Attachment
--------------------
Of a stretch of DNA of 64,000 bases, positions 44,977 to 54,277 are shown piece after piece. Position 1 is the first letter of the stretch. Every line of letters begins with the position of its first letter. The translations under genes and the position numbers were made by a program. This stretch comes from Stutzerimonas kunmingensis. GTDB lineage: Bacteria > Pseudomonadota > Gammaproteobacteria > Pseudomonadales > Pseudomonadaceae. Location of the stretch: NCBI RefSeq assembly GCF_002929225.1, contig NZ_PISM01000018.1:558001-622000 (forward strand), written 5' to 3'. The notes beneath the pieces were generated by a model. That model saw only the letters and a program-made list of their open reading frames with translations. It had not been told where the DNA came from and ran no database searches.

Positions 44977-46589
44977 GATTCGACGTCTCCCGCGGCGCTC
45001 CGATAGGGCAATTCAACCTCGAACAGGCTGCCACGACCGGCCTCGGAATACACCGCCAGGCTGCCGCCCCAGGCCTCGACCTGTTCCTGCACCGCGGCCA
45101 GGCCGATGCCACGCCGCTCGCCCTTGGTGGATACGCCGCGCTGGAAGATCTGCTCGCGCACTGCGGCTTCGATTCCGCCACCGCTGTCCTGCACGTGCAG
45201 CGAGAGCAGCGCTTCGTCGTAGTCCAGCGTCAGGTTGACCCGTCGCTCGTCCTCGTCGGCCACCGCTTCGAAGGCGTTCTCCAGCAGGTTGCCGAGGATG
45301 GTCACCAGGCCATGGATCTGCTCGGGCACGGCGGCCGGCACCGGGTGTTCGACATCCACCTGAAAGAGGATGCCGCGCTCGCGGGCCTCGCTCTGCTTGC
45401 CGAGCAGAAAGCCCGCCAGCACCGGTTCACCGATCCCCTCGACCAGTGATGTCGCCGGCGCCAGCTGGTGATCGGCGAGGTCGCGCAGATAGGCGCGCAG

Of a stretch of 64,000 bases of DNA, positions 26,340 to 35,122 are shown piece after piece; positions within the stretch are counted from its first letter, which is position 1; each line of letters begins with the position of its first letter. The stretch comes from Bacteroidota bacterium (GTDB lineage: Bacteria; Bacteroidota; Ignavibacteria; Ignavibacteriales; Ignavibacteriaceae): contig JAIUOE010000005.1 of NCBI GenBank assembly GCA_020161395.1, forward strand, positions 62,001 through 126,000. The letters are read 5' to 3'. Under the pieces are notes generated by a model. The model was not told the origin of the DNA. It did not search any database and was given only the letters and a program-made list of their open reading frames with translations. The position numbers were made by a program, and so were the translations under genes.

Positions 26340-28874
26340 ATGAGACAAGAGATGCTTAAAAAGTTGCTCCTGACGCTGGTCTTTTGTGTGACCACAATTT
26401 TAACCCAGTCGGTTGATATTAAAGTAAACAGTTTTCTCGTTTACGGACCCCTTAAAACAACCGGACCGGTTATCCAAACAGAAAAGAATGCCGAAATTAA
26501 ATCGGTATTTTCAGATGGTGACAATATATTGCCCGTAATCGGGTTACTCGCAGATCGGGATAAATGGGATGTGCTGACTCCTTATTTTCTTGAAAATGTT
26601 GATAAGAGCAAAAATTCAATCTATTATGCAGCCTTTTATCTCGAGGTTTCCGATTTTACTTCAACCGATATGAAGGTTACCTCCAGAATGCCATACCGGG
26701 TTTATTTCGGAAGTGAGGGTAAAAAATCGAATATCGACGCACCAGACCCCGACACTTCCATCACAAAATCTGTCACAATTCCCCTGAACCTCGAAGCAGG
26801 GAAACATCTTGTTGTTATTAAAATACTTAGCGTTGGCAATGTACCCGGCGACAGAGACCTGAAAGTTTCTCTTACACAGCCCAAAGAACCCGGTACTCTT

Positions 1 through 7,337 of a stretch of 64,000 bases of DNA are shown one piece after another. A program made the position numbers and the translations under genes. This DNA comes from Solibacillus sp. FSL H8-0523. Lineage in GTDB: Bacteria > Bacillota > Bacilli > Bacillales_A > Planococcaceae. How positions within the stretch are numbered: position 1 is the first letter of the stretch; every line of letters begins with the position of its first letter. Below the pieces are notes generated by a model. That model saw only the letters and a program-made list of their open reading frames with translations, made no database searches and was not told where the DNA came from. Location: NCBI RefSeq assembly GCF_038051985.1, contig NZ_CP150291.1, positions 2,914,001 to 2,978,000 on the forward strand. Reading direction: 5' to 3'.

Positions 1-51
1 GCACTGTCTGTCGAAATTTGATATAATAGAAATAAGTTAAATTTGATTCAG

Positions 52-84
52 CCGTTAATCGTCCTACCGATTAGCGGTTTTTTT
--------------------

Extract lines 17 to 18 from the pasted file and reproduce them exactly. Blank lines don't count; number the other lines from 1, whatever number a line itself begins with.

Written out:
Positions 1 through 7,337 of a stretch of 64,000 bases of DNA are shown one piece after another. A program made the position numbers and the translations under genes. This DNA comes from Solibacillus sp. FSL H8-0523. Lineage in GTDB: Bacteria > Bacillota > Bacilli > Bacillales_A > Planococcaceae. How positions within the stretch are numbered: position 1 is the first letter of the stretch; every line of letters begins with the position of its first letter. Below the pieces are notes generated by a model. That model saw only the letters and a program-made list of their open reading frames with translations, made no database searches and was not told where the DNA came from. Location: NCBI RefSeq assembly GCF_038051985.1, contig NZ_CP150291.1, positions 2,914,001 to 2,978,000 on the forward strand. Reading direction: 5' to 3'.

Positions 1-51